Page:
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Governance in India's Public Transport Systems: Comparing Indian Railways and Airlines

The paper examines the basic reasons and feasible remedies for organisational weakness in India's public transport systems and the possible contribution of ownership, industry and management structure, leadership, social norms, and institutional incentives to alleviating the weaknesses. The arguments are illustrated with reference to the public rail and air services and help to understand why some public sector transport undertakings have performed better than others. The most effective changes are those that create incentives, broadly defined, for individuals to improve productivity.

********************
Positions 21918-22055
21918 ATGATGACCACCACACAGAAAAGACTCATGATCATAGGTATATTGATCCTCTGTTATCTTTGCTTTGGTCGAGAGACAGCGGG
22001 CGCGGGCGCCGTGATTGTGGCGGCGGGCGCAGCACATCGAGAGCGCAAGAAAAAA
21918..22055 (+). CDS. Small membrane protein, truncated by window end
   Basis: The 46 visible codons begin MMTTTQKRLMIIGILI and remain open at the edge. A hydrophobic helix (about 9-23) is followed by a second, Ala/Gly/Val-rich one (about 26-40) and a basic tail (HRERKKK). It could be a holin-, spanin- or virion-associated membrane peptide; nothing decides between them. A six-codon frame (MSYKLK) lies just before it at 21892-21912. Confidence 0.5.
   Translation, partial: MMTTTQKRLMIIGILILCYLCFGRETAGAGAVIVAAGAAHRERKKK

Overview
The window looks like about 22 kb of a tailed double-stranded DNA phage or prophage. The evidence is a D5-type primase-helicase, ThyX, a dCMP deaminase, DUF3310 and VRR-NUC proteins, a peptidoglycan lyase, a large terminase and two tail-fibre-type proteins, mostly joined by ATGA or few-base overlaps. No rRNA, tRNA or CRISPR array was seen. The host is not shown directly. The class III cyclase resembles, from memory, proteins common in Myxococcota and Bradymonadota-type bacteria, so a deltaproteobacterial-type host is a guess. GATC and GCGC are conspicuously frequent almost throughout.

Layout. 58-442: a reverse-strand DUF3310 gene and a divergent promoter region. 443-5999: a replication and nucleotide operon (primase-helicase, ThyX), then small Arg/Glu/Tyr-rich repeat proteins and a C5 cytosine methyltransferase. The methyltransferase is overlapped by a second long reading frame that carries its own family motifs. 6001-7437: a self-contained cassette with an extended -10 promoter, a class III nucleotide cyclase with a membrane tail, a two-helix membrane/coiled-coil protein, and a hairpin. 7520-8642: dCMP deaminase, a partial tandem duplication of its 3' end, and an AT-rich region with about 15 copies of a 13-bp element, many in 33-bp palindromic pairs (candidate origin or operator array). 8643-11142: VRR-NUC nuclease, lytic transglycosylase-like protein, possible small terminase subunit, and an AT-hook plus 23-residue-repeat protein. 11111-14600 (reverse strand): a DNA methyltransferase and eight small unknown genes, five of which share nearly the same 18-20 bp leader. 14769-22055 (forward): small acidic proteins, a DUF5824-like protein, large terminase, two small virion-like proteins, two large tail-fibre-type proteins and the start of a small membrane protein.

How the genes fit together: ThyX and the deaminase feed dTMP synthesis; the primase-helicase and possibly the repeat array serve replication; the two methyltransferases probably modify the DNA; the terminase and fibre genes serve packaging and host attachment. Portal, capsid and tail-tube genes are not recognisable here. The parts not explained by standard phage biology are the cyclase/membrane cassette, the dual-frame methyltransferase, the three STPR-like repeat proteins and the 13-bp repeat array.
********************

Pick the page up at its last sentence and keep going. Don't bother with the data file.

SPECIAL ARTICLEEconomic & Political Weekly EPW july 12, 2008119This paper first appeared as the Indira Gandhi Institute of Development Research’s working paper no 2007-019. It was presented at the International Conference on Transportation System Studies (ICOTSS-2008), Bombay University, January 10-12, 2008. I thank S Sriraman for the invitation to write this paper, Kishore Kanjilal for discussions on Air India, Sudesh for comments on Indian Railways and T S Ananthi for help with the word processing.Ashima Goyal ( is with the Indira Gandhi Institute of Development Research, Mumbai.Governance in India’s Public Transport Systems: Comparing Indian Railways and AirlinesAshima GoyalThe paper examines the basic reasons and feasible remedies for organisational weakness in India’s public transport systems and the possible contribution of ownership, industry and management structure, leadership, social norms, and institutional incentives to alleviating the weaknesses. The arguments are illustrated with reference to the public rail and air services and help to understand why some public sector transport undertakings have performed better than others. The most effective changes are those that create incentives, broadly defined, for individuals to improve productivity.Systemic changes are required to improve the delivery of public services and the quality of public goods for the com-mon man. This is the single most pressing reform essential to fertilise all others. The experience with reform has clearly shown market failure exists along with government failure, espe-cially in the provision of public services. We will compare public rail and air services in India to explore the range of issues impacting pub-lic service provision and draw out some implications for policy.Williamson (1999) suggests the “remediableness criterion” – what is a feasible replacement for or modification of an inefficient organisation? He further defines “governance as the means by which order is accomplished in a relation in which potential conflict threatens to undo or upset opportunities to realise mutual gains” (ibid:312) thus lowering transaction costs. We search for this order in the context of the Indian transport sector, examining design elements that improve incentives for the deliv-ery of public services. Incentives are not just monetary but include mechanisms that motivate players to cooperate and com-pete at those margins that raise productivity.1 Rise in quality and decrease in the cost of public services have great potential for lowering inequality as the quality of life improves for the average citizen. 1 IntroductionBoth the public air and rail networks were created by nationalisa-tion of private lines. The state-owned Indian Airlines (IA) (largely domestic) and Air India (AI) (the international carrier) are under the ministry of civil aviation (these two companies have now been merged to form the National Aviation Company of India with the brand name Air India). With the repeal of the Air Corpo-rations Act in 1993 government monopoly was abolished. A number of private players entered. The number of aircraft in-creased three times in 10 years, although the number is still small by international standards. Some restrictions continue – foreign airlines cannot invest more than 49 per cent in any private India-based airline, the Airports Authority of India still largely controls most airports, and taxation and other charges are high by inter-national standards. There is now severe congestion at airports. Some private participation has occurred and expansion is ongoing. The government receives 50 per cent of the revenue collected in air travel. The market share of the new Air India has shrunk and it has gone deep into the red, despite advantages such as better airport space. Competition has reduced fares, innovation has raised the facilities and conveniences offered and no-frills air-lines are making it possible for a much larger population than